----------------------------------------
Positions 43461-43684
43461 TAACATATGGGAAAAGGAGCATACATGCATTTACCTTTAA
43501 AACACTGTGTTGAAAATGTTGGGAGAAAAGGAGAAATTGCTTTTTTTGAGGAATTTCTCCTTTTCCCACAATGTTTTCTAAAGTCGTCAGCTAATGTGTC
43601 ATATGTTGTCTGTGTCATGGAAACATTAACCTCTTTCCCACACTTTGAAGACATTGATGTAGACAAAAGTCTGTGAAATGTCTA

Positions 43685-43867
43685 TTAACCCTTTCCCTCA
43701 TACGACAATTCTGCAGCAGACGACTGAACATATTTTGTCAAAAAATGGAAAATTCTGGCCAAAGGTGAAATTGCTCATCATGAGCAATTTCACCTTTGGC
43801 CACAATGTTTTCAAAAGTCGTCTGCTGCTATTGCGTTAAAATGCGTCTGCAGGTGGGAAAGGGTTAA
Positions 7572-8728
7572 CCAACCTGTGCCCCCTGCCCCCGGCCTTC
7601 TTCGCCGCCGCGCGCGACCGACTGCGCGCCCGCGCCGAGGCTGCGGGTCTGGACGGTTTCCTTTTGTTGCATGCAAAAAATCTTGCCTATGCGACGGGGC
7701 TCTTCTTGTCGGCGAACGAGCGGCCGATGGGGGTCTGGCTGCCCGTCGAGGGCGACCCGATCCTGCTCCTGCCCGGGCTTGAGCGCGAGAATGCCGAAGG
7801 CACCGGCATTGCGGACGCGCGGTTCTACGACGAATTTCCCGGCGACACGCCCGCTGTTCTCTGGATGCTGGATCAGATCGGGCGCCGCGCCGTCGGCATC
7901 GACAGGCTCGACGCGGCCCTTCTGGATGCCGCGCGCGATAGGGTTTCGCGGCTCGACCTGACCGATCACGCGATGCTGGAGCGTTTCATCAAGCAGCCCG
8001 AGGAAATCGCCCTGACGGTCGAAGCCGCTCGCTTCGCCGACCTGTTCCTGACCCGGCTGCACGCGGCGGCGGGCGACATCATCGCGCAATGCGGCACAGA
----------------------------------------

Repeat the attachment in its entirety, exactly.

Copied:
Positions 43461-43684
43461 TAACATATGGGAAAAGGAGCATACATGCATTTACCTTTAA
43501 AACACTGTGTTGAAAATGTTGGGAGAAAAGGAGAAATTGCTTTTTTTGAGGAATTTCTCCTTTTCCCACAATGTTTTCTAAAGTCGTCAGCTAATGTGTC
43601 ATATGTTGTCTGTGTCATGGAAACATTAACCTCTTTCCCACACTTTGAAGACATTGATGTAGACAAAAGTCTGTGAAATGTCTA

Positions 43685-43867
43685 TTAACCCTTTCCCTCA
43701 TACGACAATTCTGCAGCAGACGACTGAACATATTTTGTCAAAAAATGGAAAATTCTGGCCAAAGGTGAAATTGCTCATCATGAGCAATTTCACCTTTGGC
43801 CACAATGTTTTCAAAAGTCGTCTGCTGCTATTGCGTTAAAATGCGTCTGCAGGTGGGAAAGGGTTAA
Positions 7572-8728
7572 CCAACCTGTGCCCCCTGCCCCCGGCCTTC
7601 TTCGCCGCCGCGCGCGACCGACTGCGCGCCCGCGCCGAGGCTGCGGGTCTGGACGGTTTCCTTTTGTTGCATGCAAAAAATCTTGCCTATGCGACGGGGC
7701 TCTTCTTGTCGGCGAACGAGCGGCCGATGGGGGTCTGGCTGCCCGTCGAGGGCGACCCGATCCTGCTCCTGCCCGGGCTTGAGCGCGAGAATGCCGAAGG
7801 CACCGGCATTGCGGACGCGCGGTTCTACGACGAATTTCCCGGCGACACGCCCGCTGTTCTCTGGATGCTGGATCAGATCGGGCGCCGCGCCGTCGGCATC
7901 GACAGGCTCGACGCGGCCCTTCTGGATGCCGCGCGCGATAGGGTTTCGCGGCTCGACCTGACCGATCACGCGATGCTGGAGCGTTTCATCAAGCAGCCCG
8001 AGGAAATCGCCCTGACGGTCGAAGCCGCTCGCTTCGCCGACCTGTTCCTGACCCGGCTGCACGCGGCGGCGGGCGACATCATCGCGCAATGCGGCACAGA